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Is Snowden starting to go too far with Chinese / International disclosures?

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posted on Jun, 22 2013 @ 02:20 PM
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I had originally thought it would just be a positive story to share and the initial headline looked it.

EXCLUSIVE: Snowden safe in Hong Kong, more US cyberspying details revealed

Followed by a sub-head of "Snowden is not under police protection but in a "safe place" in Hong Kong"

Then I got to looking at more of what the story was saying he's sharing and this isn't setting real well with me as time goes on. I must admit.


Now, after further scrutiny and clarification of that information, we can reveal more explosive details of the US cyber-spying operation against in Hong Kong, the mainland and the region.
(Above Link)



The US government is hacking Chinese mobile phone companies to steal millions of text messages, Edward Snowden has told the South China Morning Post. And the former National Security Agency contractor claims he has the evidence to prove it.


“There’s far more than this,” Snowden said in an interview on June 12. “The NSA does all kinds of things like hack Chinese cell phone companies to steal all of your SMS data.”

Source

There is a point where it's fair to say, hey, this is what intelligence agencies are SUPPOSED to be doing. The problem I've had here is that the NSA and others are prohibited by charter from operating against domestic targets and US citizens. However, spy agencies are supposed to be...well? Spying.


Tsinghua University in Beijing, widely regarded as the mainland’s top education and research institute, was the target of extensive hacking by US spies this year, according to information leaked by Edward Snowden.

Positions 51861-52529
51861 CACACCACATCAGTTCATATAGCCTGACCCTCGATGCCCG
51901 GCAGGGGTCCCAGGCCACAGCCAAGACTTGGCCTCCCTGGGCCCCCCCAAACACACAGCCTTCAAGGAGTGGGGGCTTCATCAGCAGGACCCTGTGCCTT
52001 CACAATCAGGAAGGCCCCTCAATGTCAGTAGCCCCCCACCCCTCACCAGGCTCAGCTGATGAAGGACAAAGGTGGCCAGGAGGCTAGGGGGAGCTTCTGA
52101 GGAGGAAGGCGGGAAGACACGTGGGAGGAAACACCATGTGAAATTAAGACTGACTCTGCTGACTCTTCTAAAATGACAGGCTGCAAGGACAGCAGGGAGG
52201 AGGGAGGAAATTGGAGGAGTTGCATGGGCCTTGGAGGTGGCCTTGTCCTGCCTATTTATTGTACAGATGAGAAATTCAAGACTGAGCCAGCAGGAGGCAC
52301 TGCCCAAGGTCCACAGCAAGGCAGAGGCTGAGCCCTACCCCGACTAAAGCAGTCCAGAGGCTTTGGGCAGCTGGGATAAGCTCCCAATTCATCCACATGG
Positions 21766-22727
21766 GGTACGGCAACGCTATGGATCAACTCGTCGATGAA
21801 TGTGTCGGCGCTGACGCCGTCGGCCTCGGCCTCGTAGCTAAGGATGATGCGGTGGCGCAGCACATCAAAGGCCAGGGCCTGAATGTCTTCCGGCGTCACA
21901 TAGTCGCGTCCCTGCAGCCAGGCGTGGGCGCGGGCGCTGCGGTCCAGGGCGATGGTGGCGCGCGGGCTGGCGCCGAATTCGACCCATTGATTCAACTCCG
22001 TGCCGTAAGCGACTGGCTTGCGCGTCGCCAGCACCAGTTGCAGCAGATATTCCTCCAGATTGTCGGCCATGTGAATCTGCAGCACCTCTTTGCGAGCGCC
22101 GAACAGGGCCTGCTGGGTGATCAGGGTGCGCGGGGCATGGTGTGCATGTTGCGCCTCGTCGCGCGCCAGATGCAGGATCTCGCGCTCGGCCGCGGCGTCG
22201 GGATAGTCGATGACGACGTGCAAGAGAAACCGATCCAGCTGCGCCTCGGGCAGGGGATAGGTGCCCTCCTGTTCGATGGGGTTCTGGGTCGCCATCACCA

It is not known how many times the prestigious university has been attacked by the NSA but details shown to the Post by Snowden reveal that one of the most recent breaches was this January.

Okay, this is where I really get uneasy about his lines between whistle blower and bonfied debriefing defector.


Snowden said the information he shared on the Tsinghua University attacks provided evidence of NSA hacking because the specific details of external and internal internet protocol addresses could only have been obtained by hacking or with physical access to the computers.
Source

He'd also indicated in an earlier Guardian article around the time he first came out, that he'd seen and known about CIA safe houses around the world. That becomes a more disturbing thing if he isn't showing the restraint or judgement he first indicated he would.

This wouldn't appear to be anything the US side could be doing just to smear him. These are his own words and decisions on what to share and to what extent. Some National Security is critical and necessary. That's where I'm starting to wonder.....




posted on Jun, 22 2013 @ 02:20 PM
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To add and give some balance as well as context to what he's talking about in the first post quotes, this is another article in the same news source about China's side doing pretty much the same thing. Exposing methods and details as I hope he hasn't come to start doing, is what would be damaging to what I'd hoped people knew they were intended to be doing all this time.


Hong Kong writer and political commentator Joe Chung's controversial views have made him a target for mainland hackers. "In China hackers are left alone by the central government as long as they direct their attacks against foreign targets," he said. "In that case, they are allowed much greater freedom than would be the case in Western countries, where hacking is illegal, and the law is more strictly enforced."